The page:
The muscle and motility community at the University of Pennsylvania proposes to establish a training program in Muscle Biology and Muscle Disease, to be supported in part by the T32 mechanism. Members of the Penn community are known world-wide for excellence in muscle research, yet a unified muscle training program does not currently exist. There are no T32-related muscle biology grants at the University of Pennsylvania. Therefore, we developed a, new training program that includes new graduate-level courses that relate directly to training in muscle biology and disease. Our proposed training program would support 2 predoctoral students and 2 postdoctoral students, enabling them to work in any of 20 laboratories directed by principal investigators who are leaders in the study of the cell biology, genetics, physiology, and/or pathology of muscle. Although the range of interests and expertise of the trainers on this grant is broad, the training is focused on elucidating the mechanisms of muscle function and disease. The program is designed to take advantage of the highly collaborative nature of the faculty, thus providing the trainees with the opportunity to integrate molecular and clinical aspects of muscle biology into their research. This diversity provides for the potential for an unparalleled training environment in the area of muscle biology. This is evidenced by the many prominent scientists around the world who have trained in this field at the University of Pennsylvania.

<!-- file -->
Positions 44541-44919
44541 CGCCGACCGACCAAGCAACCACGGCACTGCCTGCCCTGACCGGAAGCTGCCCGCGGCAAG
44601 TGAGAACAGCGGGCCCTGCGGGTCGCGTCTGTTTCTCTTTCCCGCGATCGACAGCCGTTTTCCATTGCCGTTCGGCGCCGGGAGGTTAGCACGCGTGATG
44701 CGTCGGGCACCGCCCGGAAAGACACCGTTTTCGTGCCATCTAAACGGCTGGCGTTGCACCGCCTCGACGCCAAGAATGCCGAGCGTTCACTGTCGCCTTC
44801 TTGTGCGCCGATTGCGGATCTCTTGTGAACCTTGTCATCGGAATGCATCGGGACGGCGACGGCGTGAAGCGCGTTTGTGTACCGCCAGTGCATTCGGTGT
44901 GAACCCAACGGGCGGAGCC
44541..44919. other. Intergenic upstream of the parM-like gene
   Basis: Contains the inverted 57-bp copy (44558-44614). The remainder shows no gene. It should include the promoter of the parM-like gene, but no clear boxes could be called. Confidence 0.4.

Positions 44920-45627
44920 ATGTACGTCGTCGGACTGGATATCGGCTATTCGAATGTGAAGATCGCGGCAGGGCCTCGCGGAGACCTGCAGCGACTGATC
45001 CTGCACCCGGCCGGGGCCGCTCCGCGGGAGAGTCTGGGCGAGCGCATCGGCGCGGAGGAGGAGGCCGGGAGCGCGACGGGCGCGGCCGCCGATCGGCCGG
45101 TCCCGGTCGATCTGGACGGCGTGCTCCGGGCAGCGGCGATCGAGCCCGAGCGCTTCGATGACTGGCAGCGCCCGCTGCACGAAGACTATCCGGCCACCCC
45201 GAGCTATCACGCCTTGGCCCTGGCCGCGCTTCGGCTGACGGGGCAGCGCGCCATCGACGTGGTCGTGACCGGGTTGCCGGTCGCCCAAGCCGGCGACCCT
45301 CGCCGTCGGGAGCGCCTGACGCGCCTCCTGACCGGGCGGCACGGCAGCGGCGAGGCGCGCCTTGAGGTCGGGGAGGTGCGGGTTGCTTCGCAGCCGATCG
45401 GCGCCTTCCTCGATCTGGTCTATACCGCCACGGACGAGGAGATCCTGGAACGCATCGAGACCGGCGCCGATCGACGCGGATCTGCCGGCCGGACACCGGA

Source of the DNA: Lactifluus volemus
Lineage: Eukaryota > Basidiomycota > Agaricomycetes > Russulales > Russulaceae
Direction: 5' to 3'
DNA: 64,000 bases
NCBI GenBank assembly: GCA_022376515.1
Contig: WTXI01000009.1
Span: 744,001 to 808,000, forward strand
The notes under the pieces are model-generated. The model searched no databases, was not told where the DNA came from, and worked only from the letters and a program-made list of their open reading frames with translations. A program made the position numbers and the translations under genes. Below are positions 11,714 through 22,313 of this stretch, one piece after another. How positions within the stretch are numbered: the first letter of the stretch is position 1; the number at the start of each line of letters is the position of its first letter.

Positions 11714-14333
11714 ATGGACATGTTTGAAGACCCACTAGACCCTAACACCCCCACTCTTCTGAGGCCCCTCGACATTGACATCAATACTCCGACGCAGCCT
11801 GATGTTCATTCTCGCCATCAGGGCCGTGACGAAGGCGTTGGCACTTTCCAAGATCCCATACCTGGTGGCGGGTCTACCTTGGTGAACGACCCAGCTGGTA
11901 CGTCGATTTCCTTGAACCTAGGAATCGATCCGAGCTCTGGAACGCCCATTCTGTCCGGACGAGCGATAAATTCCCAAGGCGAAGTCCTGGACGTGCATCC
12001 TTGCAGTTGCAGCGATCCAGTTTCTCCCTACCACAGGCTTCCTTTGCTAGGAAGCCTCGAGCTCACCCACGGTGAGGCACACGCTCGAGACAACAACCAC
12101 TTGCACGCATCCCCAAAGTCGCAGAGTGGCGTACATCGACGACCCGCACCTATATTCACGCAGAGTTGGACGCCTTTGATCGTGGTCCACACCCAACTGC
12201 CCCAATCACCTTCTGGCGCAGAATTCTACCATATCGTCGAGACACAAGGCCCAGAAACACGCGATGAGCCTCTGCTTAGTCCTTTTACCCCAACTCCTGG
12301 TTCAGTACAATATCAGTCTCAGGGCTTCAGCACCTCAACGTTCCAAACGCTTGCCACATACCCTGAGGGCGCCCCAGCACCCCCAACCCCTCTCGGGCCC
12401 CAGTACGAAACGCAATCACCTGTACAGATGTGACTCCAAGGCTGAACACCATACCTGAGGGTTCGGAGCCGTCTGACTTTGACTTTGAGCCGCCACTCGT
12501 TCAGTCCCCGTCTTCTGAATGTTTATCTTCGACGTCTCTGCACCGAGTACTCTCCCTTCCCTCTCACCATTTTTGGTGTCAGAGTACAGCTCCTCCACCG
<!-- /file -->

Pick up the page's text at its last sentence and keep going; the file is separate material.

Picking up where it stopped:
Agency
National Institute of Health (NIH)
Institute
National Institute of Arthritis and Musculoskeletal and Skin Diseases (NIAMS)
Type
Institutional National Research Service Award (T32)
Project #
5T32AR053461-05
Application #
7806415
Study Section
Arthritis and Musculoskeletal and Skin Diseases Special Grants Review Committee (AMS)
Program Officer
Boyce, Amanda T
Project Start
2006-05-01
Project End
2011-04-30
Budget Start
2010-05-01
Budget End
2011-04-30
Support Year
5
Fiscal Year
2010
Total Cost
$203,855
Indirect Cost
Name
University of Pennsylvania
Department
Physiology
Type
Schools of Medicine
DUNS #
042250712
City
Philadelphia
State
PA
Country
United States
Zip Code
19104
Szczesny, Spencer E; Driscoll, Tristan P; Tseng, Hsiao-Yun et al. (2017) Crimped Nanofibrous Biomaterials Mimic Microstructure and Mechanics of Native Tissue and Alter Strain Transfer to Cells. ACS Biomater Sci Eng 3:2869-2876
Tucker, Jennica J; Cirone, James M; Morris, Tyler R et al. (2017) Pulsed electromagnetic field therapy improves tendon-to-bone healing in a rat rotator cuff repair model. J Orthop Res 35:902-909
Robison, Patrick; Prosser, Benjamin L (2017) Microtubule mechanics in the working myocyte. J Physiol 595:3931-3937
Szczesny, Spencer E; Mauck, Robert L (2017) The Nuclear Option: Evidence Implicating the Cell Nucleus in Mechanotransduction. J Biomech Eng 139:
Song, Yafeng; Rosenblum, Shira T; Morales, Leon et al. (2017) Suite of clinically relevant functional assays to address therapeutic efficacy and disease mechanism in the dystrophic mdx mouse. J Appl Physiol (1985) 122:593-602
McIntosh, Betsy B; Ostap, E Michael (2016) Myosin-I molecular motors at a glance. J Cell Sci 129:2689-95
Hammers, David W; Sleeper, Margaret M; Forbes, Sean C et al. (2016) Disease-modifying effects of orally bioavailable NF-?B inhibitors in dystrophin-deficient muscle. JCI Insight 1:e90341
Wilson, Meredith H; Bray, Matthew G; Holzbaur, Erika L F (2016) Methods for Assessing Nuclear Rotation and Nuclear Positioning in Developing Skeletal Muscle Cells. Methods Mol Biol 1411:269-90
Smith, Lucas R; Hammers, David W; Sweeney, H Lee et al. (2016) Increased collagen cross-linking is a signature of dystrophin-deficient muscle. Muscle Nerve 54:71-8
Rooney, Sarah Ilkhanipour; Baskin, Rachel; Torino, Daniel J et al. (2016) Ibuprofen Differentially Affects Supraspinatus Muscle and Tendon Adaptations to Exercise in a Rat Model. Am J Sports Med 44:2237-45

Showing the most recent 10 out of 53 publications